Most of the trail is shaded, but a portion of the Travertine Springs Trail is unshaded and very narrow. There are places where the "trail" is no more than a foot wide, with prickly plants on both sides, depositing their little devices of pain on our socks. But we fought through and eventually made it to the Saratoga Toll Road, and then the Beckhuis Road Trail to the Skyline To The Sea Trail. (I'm not sure on the spelling of the Beckhuis Road Trail, as the spelling on the map and trail post were different)

The Skyline To The Sea Trail begins at Saratoga Gap, and roughly follows Highway 9 down to Waterman Gap. We joined it at a point approximately 4 miles from Saratoga Gap, leaving a little over 2 miles to the Waterman Gap Trail Camp. As we walked just a hundred feet below a windy road with cars speeding along at 40-50 mph , we passed at least 2 cars which had, some years earlier it appeared, failed to navigate a turn and tumbled over the edge, a hundred feet below the trail. That made us just a little edgy and hoped that our camp would be fairly distant from the highway itself.

The trail went up and down, up and down. None of it was very steep, but it was somewhat demoralizing because we were never sure how much more uphill there was. The day's hike would drop us approximately 1600 feet overall. But that 1600 foot descent was accomplished by ascending 1310 feet and descending 2910 feet. 1310 feet may not sound like a lot, but with 28% of your body weight on your back, every ascent (and descent) is magnified.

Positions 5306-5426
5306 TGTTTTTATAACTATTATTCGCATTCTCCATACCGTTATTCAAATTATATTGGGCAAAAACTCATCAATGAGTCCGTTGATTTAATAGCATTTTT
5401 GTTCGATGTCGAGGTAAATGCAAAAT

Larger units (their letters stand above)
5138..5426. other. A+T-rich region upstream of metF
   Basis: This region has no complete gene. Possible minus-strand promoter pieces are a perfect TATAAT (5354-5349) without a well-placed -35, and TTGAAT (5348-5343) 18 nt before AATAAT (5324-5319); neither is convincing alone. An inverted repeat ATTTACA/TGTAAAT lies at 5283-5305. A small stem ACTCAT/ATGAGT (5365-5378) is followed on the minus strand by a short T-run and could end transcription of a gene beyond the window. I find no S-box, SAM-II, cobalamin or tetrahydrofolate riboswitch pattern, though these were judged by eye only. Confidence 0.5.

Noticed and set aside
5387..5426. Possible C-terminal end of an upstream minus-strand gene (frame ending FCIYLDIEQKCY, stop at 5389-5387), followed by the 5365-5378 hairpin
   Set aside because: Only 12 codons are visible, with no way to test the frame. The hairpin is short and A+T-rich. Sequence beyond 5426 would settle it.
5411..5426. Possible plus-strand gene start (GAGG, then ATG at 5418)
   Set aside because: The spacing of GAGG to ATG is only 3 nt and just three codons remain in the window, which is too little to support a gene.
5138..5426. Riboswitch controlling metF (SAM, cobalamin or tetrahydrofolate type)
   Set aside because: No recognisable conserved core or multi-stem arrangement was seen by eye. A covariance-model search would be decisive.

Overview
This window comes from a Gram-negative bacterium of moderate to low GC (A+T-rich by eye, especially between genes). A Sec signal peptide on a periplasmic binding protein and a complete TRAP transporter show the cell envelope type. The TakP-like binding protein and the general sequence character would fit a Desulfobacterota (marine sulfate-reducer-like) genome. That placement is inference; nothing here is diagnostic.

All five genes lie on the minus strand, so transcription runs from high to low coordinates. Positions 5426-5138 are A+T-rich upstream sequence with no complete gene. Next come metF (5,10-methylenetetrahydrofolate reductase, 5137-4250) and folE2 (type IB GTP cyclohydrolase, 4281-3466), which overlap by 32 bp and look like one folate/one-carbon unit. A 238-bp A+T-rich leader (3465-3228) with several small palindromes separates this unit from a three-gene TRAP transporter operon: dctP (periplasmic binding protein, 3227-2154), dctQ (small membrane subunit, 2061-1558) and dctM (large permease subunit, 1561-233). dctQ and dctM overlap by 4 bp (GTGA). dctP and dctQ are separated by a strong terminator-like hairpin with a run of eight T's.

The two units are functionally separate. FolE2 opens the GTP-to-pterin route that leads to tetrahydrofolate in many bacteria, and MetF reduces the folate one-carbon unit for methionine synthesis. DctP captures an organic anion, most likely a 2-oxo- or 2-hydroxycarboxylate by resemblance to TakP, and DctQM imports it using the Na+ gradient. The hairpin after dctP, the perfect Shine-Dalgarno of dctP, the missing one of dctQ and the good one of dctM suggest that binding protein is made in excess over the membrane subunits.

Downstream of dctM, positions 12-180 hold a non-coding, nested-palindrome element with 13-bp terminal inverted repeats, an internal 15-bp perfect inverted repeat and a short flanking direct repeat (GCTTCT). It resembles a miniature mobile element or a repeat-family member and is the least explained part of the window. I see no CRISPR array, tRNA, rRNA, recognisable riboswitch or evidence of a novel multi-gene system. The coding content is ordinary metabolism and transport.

We made it to the Waterman Gap Trail Camp at 7:30pm. We put our packs down and talked to a ranger who'd driven there. He told us we could pick any of the 6 campsites, and that there were supposed to be a total of 15 campers there that night. He was wrong. There were the people Joe had seen, already camped at site 2. And there was us. We didn't see anyone else show up at that night.

Jean suddenly noticed she was being eaten alive by mosquitoes. She battled them while Joe and I ran around looking at the camp sites. We took camp 5 because it was large and somewhat far from the road (and the other campers). The downside was that it was a bit of a hike back to the water, garbage, and vault toilet at the front of the camp. After setting up our tents and refilling our water bottles, we started to cook in the dark. Well, it wasn't completely dark. There was still some light in the sky, the moon as bright, and our flashlights were working...for the moment.

Dinner for me consisted of a freeze-dried dinner with roasted almonds (thanks, Joe) and honey mustard nibblers added for taste and texture. Joe also had a freeze-dried dinner, and Jean made rice and added a miso soup package for flavoring. It was actually quite good. I'll have to try making rice next time -- it meets my criteria of not having any water content (gotta work on lightening the load!).

My flashlight's batteries began to fade at the same time Joe's did. Fortunately, Jean's candle lantern didn't have the same problem. Next time I'll have to make sure my batteries are fully charged.

At night we could hear the noise of cars on Highway 9 in the distance, but it wasn't enough to keep us awake. Unfortunately, the heat was. The temperature inside my tent was a balmy 61 degrees (with the rain fly on), and I was sweating inside my down sleeping bag. The next night I promised myself I wouldn't wear my long pants to sleep.